- With respect to integrating information systems to meet data requirements, maintain, throughout the implementation process, appropriate governance arrangements and responsibilities related to data collection and aggregation, across different areas of the bank and group entities; ensure that quality assurance capabilities remain effective and that documentation supporting data collection, aggregation and validation is updated; ensure that the information necessary for resolution planning and decisions, including Minimum Requirement for own funds and Eligible Liabilities (MREL) reporting, can be delivered timely, with a sufficient level of quality; assess their capabilities to produce SRB Dataset for Valuation and the information necessary to apply the resolution tools and to develop implementation plans in consultation with Internal resolution teams (IRTs).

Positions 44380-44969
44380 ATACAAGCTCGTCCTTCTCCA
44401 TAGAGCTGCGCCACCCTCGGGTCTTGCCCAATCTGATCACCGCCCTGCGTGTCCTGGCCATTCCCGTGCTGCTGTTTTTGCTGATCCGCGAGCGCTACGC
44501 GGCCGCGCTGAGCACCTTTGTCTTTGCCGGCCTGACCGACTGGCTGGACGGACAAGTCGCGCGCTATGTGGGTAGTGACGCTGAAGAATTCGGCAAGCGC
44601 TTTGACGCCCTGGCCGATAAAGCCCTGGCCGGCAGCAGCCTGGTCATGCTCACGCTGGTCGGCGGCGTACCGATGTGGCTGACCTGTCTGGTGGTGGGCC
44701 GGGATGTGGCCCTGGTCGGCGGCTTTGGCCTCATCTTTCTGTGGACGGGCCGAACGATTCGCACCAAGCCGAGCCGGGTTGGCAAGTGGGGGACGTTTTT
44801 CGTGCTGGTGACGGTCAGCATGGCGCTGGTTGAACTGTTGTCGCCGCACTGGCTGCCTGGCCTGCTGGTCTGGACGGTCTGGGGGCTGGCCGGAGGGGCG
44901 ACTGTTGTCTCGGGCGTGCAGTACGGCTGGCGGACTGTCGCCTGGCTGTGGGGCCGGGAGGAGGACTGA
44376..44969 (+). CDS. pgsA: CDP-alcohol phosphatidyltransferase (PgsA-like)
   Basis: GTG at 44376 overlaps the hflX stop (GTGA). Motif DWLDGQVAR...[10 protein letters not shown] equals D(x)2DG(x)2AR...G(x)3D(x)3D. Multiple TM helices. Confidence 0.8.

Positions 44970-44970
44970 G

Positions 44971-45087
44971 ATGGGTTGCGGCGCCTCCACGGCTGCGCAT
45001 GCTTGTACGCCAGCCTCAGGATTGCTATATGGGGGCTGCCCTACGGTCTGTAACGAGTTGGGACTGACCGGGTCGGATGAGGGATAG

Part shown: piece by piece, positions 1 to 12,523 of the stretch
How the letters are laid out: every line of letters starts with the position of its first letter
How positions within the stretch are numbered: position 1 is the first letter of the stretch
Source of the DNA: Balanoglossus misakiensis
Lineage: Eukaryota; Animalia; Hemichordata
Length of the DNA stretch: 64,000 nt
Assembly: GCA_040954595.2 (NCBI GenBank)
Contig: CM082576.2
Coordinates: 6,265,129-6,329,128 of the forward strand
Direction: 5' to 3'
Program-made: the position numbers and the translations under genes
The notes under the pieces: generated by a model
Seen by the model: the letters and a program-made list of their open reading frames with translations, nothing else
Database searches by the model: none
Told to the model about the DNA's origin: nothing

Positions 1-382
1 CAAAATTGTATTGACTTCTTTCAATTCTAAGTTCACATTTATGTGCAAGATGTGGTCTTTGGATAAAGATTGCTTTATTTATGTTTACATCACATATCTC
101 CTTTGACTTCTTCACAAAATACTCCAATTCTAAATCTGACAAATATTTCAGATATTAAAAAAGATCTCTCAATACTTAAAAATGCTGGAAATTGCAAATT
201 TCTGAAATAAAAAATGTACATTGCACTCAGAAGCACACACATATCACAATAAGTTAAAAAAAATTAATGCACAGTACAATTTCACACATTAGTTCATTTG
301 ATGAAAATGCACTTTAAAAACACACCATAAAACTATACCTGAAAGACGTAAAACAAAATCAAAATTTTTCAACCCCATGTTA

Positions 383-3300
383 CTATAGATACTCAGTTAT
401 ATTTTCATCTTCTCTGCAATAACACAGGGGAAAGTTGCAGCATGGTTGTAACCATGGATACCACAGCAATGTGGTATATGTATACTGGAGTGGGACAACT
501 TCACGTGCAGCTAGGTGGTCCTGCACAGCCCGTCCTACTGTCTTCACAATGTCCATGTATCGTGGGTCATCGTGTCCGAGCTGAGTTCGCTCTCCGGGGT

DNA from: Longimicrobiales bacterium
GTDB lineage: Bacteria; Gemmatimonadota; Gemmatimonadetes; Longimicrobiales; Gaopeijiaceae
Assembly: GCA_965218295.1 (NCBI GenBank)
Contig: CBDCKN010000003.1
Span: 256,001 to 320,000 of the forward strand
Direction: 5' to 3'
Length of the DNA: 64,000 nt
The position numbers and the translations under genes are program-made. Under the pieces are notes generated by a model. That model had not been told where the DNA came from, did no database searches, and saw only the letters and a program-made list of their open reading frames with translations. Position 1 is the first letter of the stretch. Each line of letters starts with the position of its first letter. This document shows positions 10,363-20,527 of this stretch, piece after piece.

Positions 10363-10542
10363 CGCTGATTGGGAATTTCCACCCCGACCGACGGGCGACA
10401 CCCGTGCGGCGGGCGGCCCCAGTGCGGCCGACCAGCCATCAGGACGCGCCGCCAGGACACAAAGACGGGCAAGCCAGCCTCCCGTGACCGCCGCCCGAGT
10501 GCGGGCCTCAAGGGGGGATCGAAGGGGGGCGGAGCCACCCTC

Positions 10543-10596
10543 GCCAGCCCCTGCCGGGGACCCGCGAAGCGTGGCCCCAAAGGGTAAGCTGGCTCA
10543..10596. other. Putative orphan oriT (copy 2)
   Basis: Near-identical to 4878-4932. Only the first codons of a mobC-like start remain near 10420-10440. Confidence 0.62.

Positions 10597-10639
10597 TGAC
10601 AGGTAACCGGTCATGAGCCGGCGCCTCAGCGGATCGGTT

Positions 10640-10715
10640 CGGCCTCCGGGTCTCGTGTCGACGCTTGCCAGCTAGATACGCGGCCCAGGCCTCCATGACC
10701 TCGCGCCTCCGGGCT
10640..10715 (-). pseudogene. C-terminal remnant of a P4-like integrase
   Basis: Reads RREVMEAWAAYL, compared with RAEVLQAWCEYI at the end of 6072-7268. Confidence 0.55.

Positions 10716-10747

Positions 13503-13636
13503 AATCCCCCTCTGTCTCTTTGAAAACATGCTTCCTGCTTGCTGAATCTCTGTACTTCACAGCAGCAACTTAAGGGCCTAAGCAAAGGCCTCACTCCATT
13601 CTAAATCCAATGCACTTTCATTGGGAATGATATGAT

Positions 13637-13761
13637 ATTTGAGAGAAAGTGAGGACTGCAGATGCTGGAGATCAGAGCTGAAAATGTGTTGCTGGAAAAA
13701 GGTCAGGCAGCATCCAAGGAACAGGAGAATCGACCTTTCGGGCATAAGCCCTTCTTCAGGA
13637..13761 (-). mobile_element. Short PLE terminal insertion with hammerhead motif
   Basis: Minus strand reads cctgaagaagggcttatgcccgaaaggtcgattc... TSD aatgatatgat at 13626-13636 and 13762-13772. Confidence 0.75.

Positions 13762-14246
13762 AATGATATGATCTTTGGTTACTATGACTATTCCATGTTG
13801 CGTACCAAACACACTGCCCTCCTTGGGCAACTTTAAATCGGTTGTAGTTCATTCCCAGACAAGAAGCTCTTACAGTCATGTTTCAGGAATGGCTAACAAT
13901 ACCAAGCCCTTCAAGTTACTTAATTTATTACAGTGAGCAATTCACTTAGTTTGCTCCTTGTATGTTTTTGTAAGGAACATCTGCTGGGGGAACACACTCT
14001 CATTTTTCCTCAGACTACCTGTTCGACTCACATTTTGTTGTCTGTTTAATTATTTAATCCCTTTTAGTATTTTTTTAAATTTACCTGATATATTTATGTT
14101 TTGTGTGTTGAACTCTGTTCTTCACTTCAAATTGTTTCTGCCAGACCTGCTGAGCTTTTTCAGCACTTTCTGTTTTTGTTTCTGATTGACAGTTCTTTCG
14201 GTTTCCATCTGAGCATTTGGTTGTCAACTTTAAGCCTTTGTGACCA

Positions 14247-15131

- With respect to strengthening operational continuity in resolution, following the completion of the transaction, revisit the assessment of risks to operational continuity and the identification and mapping of critical and essential services (including FMI services), operational assets, and key staff to the legal entities providing or receiving the services; prepare a plan to mitigate such risks by establishing insolvency-remote service companies, putting in place or amending service level agreements, (re-)negotiating resolution-resilient clauses in service contracts, and transferring licenses or purchasing intellectual property rights; revisit the FMI contingency strategy and plan.